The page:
The mother is so many things – fearful, yet brave, cunning, but also confused, wandering in search of Asar’s body. I am not pharaoh in his House of a Million Years, nor am I a priest who can explain these things. But I see that she is like me, or maybe I am like her. Maybe we are the same, though she is eternal. When I am cowed by shame or ignorance, I remember that she found her power, found a way to her heart’s desire. When the waters rise each season of Akhet, I remember that even while she wept, Aset brought new life to the world. I smile when I walk back to refill my jar, knowing it is her lovely tears, her life I’m bringing back home with me.
I'm giving everyone a head's up that there will be no Heathen Heretic posts for the month of July .I will be participating in this polytheistic month of silence in protest over the marginalization of polytheistic voices in the current community debate.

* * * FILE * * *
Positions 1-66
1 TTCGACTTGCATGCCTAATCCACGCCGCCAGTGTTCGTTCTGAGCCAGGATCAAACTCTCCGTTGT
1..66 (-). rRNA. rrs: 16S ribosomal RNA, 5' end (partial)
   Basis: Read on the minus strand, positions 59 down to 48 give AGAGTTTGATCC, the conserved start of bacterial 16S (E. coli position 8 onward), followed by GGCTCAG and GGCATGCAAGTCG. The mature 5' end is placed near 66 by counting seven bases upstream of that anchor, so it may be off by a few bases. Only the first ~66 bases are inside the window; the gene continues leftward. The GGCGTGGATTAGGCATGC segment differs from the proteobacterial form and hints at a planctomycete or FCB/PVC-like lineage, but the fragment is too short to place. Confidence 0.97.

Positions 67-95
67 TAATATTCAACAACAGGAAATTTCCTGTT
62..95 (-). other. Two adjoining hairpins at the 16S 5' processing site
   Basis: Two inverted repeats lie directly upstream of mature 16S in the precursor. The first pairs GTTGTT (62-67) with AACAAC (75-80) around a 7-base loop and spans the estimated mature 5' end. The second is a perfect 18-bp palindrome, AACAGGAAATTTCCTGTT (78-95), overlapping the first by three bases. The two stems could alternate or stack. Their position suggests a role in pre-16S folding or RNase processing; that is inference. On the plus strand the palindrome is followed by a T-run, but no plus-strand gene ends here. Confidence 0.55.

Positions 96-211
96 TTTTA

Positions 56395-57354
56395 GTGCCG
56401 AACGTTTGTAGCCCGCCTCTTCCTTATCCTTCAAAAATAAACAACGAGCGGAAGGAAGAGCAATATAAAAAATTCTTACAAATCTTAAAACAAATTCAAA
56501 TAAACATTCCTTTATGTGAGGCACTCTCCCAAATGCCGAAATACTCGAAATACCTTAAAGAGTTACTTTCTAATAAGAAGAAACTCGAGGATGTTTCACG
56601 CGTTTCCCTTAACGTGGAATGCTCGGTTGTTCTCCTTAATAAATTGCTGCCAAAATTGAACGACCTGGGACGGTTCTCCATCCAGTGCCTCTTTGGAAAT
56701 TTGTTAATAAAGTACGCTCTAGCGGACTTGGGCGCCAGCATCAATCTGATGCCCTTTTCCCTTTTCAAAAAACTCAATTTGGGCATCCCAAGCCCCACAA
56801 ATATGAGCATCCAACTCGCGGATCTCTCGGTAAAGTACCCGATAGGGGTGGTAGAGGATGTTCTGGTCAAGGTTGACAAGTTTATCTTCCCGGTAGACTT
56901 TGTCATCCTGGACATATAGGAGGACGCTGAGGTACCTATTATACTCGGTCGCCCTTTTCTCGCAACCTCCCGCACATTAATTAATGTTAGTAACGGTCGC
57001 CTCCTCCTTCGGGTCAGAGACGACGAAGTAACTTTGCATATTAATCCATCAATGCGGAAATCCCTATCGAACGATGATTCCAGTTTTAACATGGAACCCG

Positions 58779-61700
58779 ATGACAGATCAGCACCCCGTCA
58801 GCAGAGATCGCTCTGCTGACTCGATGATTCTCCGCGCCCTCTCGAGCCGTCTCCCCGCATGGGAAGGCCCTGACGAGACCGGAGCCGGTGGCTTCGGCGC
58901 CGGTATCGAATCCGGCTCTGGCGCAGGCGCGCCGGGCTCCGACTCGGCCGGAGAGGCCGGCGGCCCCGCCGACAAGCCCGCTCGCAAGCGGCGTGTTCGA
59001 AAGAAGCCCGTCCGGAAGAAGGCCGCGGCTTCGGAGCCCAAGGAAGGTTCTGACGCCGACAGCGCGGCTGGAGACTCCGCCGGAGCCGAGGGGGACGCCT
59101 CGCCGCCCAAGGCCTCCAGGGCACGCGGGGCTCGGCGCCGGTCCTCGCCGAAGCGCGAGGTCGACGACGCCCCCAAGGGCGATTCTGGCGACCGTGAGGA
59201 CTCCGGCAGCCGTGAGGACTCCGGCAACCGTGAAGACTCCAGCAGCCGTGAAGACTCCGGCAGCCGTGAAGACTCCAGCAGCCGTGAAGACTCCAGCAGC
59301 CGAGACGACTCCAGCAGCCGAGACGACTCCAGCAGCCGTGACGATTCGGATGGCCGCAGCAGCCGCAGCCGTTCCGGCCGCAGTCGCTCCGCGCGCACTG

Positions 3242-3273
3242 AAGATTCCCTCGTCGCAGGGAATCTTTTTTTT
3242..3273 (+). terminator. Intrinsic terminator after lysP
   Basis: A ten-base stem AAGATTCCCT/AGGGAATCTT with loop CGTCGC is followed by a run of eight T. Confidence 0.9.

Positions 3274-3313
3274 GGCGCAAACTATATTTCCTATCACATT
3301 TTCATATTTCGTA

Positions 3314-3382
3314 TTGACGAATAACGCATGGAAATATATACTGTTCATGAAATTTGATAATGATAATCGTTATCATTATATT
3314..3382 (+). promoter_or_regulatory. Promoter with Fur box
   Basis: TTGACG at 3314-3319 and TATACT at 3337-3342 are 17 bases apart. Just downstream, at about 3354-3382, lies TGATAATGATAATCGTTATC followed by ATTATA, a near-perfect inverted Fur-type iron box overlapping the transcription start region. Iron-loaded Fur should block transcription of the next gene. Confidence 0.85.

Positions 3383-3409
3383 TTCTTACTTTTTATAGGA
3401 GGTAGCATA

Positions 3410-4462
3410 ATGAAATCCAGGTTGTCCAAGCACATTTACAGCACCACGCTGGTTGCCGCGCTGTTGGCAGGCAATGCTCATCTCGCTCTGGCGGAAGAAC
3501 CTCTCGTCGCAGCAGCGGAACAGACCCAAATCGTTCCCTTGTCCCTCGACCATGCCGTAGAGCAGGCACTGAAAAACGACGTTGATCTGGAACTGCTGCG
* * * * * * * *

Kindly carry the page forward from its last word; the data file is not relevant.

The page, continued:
I will also be taking it as time to recenter and refocus on more important things, like my devotional work. I have one or two posts left for June, but then you will not hear from me until August. Nor will Wyrd Ways Radio run. I will not be answering client emails, posting on facebook or posting on my other blog.
I'll be honoring my Gods and making offerings to my ancestors and enjoying the benefits of real life, face-to-face engagement with folks.